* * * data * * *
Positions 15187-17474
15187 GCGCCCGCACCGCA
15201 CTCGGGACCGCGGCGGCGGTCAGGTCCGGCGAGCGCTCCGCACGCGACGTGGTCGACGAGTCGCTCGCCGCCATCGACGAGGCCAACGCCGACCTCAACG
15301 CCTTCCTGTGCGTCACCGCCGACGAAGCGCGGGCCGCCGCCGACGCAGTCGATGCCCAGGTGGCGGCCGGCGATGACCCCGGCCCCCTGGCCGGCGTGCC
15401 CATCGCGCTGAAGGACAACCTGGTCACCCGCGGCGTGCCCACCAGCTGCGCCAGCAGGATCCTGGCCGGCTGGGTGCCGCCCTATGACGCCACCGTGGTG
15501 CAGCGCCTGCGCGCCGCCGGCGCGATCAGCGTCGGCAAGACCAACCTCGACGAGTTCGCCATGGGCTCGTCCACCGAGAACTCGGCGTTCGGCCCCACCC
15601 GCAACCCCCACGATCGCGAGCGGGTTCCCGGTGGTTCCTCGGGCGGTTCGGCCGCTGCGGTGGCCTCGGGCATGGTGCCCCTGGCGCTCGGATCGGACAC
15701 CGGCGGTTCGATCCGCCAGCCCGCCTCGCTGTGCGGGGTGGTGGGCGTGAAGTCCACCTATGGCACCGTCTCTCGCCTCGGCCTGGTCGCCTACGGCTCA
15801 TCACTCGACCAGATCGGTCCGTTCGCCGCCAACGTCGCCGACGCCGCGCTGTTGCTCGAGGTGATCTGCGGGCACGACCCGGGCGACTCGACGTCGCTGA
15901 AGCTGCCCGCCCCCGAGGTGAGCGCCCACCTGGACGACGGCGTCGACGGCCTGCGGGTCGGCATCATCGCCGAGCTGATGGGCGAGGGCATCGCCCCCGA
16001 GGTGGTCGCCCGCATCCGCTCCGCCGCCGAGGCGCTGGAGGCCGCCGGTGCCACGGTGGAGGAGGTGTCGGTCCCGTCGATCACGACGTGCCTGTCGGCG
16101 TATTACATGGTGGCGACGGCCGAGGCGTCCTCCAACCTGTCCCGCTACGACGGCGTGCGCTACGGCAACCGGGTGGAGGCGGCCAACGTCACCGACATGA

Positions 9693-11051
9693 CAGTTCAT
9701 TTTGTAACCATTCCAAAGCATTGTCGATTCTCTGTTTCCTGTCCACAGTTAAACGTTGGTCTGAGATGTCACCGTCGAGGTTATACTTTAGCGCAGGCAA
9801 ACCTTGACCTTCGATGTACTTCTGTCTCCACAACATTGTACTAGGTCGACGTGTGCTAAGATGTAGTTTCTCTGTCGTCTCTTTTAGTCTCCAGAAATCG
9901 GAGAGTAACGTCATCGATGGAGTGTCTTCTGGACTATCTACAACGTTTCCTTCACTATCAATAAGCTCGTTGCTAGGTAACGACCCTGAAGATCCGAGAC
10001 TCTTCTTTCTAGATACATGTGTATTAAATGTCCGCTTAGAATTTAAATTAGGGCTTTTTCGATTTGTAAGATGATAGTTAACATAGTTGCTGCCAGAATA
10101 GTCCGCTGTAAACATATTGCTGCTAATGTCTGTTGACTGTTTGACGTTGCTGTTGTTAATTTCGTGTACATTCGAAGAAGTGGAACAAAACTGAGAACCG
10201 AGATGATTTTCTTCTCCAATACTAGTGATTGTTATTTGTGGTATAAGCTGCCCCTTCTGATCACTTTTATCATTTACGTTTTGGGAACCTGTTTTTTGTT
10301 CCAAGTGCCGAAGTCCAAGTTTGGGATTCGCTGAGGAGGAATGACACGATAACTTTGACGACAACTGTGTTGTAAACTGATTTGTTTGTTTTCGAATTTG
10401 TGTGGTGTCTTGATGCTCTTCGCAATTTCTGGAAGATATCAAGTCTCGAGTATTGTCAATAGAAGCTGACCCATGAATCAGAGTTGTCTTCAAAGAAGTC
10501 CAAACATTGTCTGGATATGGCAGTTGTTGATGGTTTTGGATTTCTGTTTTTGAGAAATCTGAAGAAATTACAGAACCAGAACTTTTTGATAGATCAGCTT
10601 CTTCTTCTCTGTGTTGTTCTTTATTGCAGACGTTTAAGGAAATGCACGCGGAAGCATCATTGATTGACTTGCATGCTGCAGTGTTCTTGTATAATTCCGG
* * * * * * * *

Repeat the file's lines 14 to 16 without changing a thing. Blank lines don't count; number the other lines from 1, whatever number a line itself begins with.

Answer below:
9693 CAGTTCAT
9701 TTTGTAACCATTCCAAAGCATTGTCGATTCTCTGTTTCCTGTCCACAGTTAAACGTTGGTCTGAGATGTCACCGTCGAGGTTATACTTTAGCGCAGGCAA
9801 ACCTTGACCTTCGATGTACTTCTGTCTCCACAACATTGTACTAGGTCGACGTGTGCTAAGATGTAGTTTCTCTGTCGTCTCTTTTAGTCTCCAGAAATCG